It is now unlikely that the proposal can be carried out by Election Day.
Democratic lawmakers say the timing of the plan is politically motivated and are questioning whether the government has the authority to order what would amount to billions of dollars of Medicare spending, without congressional oversight.
Representatives Frank Pallone of New Jersey and Richard Neal of Massachusetts, and Senator Ron Wyden of Oregon, accused the president of buying votes in a letter to Health and Human Services Secretary Alex Azar questioning the legality of the plan.
In response, the White House argues that Medicare can legally send out the discount cards under its authority to conduct “demonstration programs” to test new ideas.
The $200 would test if extra cash made seniors more likely to stay on their medications and avoid costly hospitalisations.
However, lawmakers contend that it is not a test to send cards to almost every Medicare recipient due to the lack of a control group with which to compare the result of the “test”.
Not including administrative expenses, the plan would cost taxpayers $7.8 billion, which would come from Medicare’s Supplemental Medical Insurance Trust Fund.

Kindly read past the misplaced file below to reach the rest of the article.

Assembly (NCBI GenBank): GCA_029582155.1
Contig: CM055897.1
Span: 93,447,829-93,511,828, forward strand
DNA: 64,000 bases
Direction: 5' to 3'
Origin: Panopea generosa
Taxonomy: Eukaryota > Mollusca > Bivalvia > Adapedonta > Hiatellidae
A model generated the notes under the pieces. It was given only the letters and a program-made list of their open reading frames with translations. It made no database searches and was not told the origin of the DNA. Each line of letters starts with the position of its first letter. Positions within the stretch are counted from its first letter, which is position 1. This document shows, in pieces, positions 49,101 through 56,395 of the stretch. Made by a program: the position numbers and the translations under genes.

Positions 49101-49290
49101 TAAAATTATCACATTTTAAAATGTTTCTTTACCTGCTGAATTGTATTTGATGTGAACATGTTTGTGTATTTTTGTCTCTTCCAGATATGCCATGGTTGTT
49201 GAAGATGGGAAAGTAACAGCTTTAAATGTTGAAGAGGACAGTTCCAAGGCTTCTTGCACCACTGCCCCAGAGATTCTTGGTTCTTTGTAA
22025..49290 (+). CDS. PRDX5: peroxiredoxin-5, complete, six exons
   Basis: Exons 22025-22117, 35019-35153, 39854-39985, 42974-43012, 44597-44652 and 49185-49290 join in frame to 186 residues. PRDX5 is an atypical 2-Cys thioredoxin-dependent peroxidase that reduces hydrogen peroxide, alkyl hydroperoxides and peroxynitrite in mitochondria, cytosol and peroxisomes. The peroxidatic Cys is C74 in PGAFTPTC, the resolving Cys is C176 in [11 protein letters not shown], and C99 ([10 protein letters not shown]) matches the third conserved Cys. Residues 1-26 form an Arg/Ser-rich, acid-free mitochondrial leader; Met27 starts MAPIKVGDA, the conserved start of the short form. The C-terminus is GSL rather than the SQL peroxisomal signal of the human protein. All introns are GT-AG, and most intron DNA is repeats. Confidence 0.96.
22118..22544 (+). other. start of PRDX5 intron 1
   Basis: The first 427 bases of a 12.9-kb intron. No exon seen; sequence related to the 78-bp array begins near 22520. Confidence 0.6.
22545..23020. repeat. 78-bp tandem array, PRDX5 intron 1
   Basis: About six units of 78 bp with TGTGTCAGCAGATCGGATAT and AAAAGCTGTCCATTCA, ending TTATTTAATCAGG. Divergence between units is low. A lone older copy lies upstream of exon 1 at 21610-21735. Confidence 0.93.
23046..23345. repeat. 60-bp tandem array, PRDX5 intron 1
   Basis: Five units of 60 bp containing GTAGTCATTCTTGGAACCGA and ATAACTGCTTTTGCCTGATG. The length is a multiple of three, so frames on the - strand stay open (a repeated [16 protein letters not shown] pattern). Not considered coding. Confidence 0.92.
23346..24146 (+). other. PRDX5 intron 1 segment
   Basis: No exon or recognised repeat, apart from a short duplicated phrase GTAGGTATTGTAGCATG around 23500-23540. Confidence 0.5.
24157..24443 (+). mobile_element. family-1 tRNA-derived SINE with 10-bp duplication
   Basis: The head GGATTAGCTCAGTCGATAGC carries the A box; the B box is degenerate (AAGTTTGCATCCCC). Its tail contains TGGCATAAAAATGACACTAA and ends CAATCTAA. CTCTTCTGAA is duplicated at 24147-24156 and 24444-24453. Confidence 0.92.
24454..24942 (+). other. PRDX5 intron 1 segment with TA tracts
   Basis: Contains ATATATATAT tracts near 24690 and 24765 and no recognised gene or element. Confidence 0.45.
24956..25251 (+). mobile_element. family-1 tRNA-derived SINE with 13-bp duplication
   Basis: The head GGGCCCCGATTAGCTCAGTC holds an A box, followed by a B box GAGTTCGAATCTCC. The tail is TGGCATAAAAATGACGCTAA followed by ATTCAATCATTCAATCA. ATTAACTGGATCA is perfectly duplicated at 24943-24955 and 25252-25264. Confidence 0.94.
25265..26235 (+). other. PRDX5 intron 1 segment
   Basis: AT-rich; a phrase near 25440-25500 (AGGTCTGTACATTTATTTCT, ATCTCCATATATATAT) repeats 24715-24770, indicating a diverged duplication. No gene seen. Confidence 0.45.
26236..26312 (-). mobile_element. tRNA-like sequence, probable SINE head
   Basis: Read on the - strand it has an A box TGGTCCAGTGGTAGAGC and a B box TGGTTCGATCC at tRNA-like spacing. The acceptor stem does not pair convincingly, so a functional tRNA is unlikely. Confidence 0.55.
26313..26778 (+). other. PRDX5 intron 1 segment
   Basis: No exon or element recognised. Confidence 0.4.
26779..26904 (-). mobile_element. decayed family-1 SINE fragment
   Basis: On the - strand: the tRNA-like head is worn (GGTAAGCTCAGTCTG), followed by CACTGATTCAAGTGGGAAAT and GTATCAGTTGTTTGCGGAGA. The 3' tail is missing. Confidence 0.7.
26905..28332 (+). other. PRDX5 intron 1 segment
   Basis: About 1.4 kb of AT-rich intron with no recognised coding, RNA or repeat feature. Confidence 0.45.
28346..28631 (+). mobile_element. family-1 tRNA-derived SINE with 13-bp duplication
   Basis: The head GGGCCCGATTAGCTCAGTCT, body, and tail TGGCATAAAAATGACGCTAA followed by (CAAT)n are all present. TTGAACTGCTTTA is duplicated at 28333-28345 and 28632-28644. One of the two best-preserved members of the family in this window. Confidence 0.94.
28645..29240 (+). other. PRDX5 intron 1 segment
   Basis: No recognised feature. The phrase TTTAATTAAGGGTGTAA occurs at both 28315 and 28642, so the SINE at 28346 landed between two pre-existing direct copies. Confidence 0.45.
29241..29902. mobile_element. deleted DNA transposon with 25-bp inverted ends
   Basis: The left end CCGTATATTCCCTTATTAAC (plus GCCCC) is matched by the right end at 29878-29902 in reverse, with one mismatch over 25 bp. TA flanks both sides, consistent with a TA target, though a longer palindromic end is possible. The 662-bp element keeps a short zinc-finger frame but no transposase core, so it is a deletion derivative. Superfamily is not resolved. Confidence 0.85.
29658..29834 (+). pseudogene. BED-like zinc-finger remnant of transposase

However, this spending has not been approved by Congress and were it to go ahead, it would set a precedent that would allow future administrations to spend similar amounts without any oversight.
The Associated Press reports that a White House official had no comment on the status of the prescription cards, which Trump announced with a flourish on 24 September during a healthcare speech in Charlotte, North Carolina.
Administration and congressional officials say that the questioning of the proposal has bogged down a review of the plan by agencies and departments that would be responsible for implementing it.
When he announced the idea, Trump promised that the cards would be in the mail within weeks, allowing 33 million Americans to save $200 off the cost of copays on prescription drugs.
Officials say the actual number of eligible Medicare recipients is closer to 39 million.
The announcement came as a surprise to those agencies charged with implementing the program, and experts said that while the cards might help people a little bit, they do nothing to address the problem of high prescription drug costs.
In 2016, Trump proposed that Medicare should negotiate drug prices, but he has since back off that plan. Joe Biden has now taken up the idea.
With reporting from the Associated Press